Banknote Production

Indian charity issues zero rupee banknotes

The zero banknote looks identical to Indian banknotes, though it has no worth.

The zero banknote looks identical to Indian banknotes, though it has no worth.

Fifth Pillar, an Indian charity that confronts corrupt officials, has issued a zero banknote as a way to protest ongoing bribery and extortion in the country.

The notes have no value, but look identical to Indian banknotes and carry the slogans “Eliminate corruption at all levels” and the pledge “I promise to neither accept nor give bribe.”

“The note is a way for any human being to say no to corruption without the fear of facing an encounter with persons in authority,” the charity said in a statement.

Indian citizens are often faced with corruption when they are forced to pay cash bribes for everyday tasks like registering cars or homes, and getting Internet connections hooked up.

Fifth Pillar claims £3 billion is paid each year in bribes in India, but insiders believe the figure is considerably higher, and that several leading politicians have become billionaires through corruption.

The idea for the zero banknote came from an Indian physics professor at the University of Maryland in the US who says he “was sickened by the corruption he witnessed in India and wanted to give people the means to protest against the bribes they were expected to pay. “

Fifth Pillar’s president Vijay Anand took up the professor’s idea of a banknote which had no value, producing 25,000 notes initially, their popularity leading to the production of one million more notes. And the simple protest is catching on.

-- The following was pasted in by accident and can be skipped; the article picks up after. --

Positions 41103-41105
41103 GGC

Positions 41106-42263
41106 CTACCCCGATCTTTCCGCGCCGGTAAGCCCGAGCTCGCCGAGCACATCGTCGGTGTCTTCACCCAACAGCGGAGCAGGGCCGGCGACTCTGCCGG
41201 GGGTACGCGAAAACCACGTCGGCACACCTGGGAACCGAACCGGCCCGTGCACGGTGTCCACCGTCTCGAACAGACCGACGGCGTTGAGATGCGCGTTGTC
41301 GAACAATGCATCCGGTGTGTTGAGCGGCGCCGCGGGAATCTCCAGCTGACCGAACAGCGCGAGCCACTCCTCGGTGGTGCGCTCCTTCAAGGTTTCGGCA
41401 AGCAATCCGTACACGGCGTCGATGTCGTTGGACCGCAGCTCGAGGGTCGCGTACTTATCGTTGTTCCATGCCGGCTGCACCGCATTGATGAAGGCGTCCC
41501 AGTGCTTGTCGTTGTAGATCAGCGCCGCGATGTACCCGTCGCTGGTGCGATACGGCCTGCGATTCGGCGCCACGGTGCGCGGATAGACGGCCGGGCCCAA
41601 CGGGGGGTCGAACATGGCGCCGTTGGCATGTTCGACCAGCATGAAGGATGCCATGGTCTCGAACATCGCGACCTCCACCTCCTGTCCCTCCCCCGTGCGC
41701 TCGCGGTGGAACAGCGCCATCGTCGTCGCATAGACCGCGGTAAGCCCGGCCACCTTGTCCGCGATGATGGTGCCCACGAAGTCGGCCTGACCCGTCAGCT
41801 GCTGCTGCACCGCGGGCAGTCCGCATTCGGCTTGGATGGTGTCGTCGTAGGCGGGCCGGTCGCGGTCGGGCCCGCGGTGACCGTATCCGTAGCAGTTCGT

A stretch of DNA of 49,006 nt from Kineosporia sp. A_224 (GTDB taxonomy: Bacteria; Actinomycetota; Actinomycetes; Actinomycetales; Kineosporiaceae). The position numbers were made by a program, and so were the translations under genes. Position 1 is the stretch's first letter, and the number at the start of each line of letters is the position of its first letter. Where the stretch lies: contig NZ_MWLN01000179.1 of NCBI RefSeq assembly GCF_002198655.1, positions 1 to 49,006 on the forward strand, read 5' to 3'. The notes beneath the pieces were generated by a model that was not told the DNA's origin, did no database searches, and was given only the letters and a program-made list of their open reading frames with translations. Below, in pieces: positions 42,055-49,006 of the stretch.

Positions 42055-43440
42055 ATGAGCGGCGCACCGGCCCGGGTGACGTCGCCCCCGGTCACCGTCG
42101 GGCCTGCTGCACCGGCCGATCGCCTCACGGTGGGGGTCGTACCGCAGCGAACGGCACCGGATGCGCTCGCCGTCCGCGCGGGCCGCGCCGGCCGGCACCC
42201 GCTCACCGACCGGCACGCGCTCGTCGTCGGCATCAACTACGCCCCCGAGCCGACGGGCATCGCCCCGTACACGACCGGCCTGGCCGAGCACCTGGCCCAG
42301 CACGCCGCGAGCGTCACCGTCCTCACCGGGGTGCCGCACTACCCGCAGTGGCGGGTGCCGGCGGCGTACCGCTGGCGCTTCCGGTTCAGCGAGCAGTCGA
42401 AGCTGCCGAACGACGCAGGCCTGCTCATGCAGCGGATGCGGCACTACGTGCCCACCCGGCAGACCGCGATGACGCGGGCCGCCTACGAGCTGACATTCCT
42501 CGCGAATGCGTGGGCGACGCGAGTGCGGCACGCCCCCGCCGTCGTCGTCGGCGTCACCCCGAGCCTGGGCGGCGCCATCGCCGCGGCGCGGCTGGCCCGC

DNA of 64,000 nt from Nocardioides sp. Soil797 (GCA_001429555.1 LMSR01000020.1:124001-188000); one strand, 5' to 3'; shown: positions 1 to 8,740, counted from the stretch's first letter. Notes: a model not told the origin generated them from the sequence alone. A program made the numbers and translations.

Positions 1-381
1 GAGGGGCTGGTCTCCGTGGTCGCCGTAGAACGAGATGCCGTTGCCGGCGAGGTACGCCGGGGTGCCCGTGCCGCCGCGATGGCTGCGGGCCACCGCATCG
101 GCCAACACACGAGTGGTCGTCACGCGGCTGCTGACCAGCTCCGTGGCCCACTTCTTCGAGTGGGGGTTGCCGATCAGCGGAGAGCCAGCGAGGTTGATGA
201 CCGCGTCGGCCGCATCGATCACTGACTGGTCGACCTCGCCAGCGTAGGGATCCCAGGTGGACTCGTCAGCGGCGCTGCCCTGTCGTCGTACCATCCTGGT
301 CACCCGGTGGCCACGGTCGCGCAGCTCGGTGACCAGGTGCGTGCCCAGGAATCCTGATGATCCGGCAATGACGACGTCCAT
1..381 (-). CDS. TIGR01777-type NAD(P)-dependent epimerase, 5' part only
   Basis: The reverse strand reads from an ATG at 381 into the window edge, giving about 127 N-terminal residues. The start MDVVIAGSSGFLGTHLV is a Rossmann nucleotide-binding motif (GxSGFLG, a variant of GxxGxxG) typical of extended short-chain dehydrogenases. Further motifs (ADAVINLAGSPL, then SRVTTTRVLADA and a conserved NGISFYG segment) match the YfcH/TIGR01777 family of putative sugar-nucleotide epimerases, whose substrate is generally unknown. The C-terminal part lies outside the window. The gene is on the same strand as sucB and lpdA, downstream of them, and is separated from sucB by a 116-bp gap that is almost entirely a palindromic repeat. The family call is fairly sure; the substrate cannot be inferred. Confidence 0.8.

The World Bank blog tells the story of an elderly woman who was being bribed to obtain documentation of a land title and instead handed the Revenue Department official one of Fifth Pillar’s zero banknotes. “Remarkably, the official stood up from his seat, offered her a chair, offered her tea and gave her the title she had been seeking for the last year and a half to obtain without success,” the blog reports.

Though commonplace, bribery is a crime that is punishable with jail time in India. The World Bank says these zero banknotes are effectively making a strong statement condemning bribery. By providing the support of an organization, Fifth Pillar has given citizens the courage to stand up and no longer be afraid of the criminal practices.

“For people to speak up against corruption that has become institutionalized within society, they must know that there are others who are just as fed up and frustrated with the system,” says the World Bank on their blog. Once they realize that they are not alone, they also realize that this battle is not unbeatable. Then, a path opens up—a path that can pave the way for relatively simple ideas like the zero rupee notes to turn into a powerful social statement against petty corruption.”

Digital Journal: “Indian charity issues worthless banknote to highlight corruption”
Telegraph: “India ‘issues’ zero rupee banknotes”
The World Bank: “Paying zero for public services”


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